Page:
take on

take on  {v.}
1. To receive for carrying; be loaded with.
A big ship was at the dock taking on automobiles in crates to carry overseas for sale.
The bus driver stopped at the curb to take the woman on.
2. To begin to have (the look of); take (the appearance of).
Others joined the fistfight until it took on the look of a riot.
After the students put up Christmas decorations, the classroom took on a holiday appearance.
3a. To give a job to; hire; employ.
The factory has opened and is beginning to take on new workers.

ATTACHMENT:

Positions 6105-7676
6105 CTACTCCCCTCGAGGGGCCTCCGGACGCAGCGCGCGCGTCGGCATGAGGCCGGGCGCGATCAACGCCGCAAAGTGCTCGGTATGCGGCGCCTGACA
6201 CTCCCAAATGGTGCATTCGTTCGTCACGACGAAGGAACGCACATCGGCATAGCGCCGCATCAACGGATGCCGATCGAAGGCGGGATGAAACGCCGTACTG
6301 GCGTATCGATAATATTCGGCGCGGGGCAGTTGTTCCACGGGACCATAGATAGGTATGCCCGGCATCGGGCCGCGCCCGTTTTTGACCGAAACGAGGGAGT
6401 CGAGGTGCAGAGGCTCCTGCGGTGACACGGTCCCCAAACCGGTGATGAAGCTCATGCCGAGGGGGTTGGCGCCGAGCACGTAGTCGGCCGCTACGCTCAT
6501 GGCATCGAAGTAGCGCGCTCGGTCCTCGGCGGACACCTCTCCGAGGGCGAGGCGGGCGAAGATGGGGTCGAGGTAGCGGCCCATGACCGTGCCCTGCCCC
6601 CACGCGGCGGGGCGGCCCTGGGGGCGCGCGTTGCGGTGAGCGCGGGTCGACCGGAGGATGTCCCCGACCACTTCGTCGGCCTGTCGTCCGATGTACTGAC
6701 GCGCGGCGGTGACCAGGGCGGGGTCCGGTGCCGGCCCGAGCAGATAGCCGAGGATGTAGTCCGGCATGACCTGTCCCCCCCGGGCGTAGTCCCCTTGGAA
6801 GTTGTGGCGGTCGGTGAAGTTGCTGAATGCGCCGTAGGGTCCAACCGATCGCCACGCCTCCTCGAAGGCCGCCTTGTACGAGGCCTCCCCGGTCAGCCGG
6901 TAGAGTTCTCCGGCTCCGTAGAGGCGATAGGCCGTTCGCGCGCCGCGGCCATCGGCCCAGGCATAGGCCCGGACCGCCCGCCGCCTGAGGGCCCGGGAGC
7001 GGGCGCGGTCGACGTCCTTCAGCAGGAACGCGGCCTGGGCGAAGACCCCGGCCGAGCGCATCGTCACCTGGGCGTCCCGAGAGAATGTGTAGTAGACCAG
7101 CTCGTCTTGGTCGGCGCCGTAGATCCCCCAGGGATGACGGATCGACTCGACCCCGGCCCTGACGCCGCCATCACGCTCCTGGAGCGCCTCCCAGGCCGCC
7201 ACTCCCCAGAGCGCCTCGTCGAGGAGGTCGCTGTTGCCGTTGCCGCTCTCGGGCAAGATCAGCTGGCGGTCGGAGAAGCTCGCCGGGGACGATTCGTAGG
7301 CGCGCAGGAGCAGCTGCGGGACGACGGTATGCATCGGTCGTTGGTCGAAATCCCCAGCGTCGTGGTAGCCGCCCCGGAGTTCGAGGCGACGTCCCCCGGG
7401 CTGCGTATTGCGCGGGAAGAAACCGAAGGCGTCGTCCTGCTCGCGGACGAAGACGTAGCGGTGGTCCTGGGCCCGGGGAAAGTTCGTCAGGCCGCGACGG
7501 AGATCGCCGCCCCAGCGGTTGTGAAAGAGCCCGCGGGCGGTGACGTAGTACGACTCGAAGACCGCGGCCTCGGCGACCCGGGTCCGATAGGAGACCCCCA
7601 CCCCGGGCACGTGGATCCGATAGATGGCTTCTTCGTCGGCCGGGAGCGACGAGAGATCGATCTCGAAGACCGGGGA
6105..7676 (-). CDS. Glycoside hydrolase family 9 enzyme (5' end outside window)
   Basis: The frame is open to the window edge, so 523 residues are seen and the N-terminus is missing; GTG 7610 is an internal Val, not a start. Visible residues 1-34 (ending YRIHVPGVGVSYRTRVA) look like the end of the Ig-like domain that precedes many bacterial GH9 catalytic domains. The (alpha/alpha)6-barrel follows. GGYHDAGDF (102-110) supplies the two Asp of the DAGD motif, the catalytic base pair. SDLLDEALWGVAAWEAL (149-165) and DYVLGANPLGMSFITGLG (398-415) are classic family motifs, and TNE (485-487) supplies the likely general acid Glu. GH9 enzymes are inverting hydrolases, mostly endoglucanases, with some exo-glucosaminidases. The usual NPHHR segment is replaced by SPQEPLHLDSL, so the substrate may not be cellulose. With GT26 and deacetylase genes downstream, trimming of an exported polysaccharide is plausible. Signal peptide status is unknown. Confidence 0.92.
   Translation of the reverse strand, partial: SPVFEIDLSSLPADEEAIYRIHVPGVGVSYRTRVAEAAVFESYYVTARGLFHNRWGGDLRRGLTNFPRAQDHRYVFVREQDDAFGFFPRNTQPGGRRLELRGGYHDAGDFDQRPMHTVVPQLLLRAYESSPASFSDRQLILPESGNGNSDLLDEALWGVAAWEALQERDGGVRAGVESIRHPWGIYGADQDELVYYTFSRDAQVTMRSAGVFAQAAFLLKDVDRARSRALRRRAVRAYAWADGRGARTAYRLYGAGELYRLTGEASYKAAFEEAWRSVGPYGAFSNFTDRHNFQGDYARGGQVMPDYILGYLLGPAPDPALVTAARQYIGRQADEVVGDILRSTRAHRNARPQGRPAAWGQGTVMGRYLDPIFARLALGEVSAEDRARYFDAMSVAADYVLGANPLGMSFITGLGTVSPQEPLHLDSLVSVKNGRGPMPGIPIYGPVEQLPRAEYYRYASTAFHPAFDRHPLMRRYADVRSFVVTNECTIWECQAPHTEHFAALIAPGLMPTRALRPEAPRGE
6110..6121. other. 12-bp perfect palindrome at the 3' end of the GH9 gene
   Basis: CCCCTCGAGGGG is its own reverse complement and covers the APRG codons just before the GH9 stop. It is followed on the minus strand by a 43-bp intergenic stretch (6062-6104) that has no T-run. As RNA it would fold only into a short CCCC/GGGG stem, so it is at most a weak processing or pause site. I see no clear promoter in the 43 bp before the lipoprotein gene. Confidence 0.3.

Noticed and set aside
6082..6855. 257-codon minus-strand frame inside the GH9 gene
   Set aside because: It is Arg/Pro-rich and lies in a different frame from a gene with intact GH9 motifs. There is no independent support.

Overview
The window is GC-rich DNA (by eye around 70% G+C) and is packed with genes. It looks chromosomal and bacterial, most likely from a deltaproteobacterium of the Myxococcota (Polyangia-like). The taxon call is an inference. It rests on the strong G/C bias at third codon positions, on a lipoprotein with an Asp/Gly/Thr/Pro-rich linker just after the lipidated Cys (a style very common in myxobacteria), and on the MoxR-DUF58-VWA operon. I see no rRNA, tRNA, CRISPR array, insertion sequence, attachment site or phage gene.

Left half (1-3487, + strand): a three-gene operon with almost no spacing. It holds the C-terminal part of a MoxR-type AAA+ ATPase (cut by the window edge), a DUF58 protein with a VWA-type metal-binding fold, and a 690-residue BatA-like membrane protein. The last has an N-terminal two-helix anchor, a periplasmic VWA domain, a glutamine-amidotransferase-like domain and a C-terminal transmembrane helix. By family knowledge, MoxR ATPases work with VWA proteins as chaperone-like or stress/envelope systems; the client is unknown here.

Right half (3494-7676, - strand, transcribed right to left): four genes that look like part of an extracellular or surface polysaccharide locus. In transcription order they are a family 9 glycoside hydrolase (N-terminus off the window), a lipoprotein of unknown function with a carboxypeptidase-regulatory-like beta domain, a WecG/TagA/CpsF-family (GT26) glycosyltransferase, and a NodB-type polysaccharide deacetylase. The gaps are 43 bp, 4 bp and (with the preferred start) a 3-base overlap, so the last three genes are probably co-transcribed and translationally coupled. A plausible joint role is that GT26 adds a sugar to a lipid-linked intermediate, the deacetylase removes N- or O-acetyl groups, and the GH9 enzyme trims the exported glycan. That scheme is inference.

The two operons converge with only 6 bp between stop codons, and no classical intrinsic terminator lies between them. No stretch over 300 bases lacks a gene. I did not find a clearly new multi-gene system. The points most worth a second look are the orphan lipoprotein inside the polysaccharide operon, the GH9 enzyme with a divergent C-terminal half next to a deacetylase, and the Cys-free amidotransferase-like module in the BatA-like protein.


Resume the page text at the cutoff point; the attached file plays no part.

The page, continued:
Contrast: LET GO (4), LET OFF, LET OUT (6).
3b. To accept in business or a contest.
The big man took on two opponents at once.
After his father died, Bill took on the management of the factory.
We knew their football team was bigger and stronger, but we took them on anyway and beat them.
4.  {informal}
To show great excitement, grief, or anger.
At the news of her husband's death she took on like a madwoman.
Compare: CARRY-ON.
Categories: cars informal verb

'take on' on video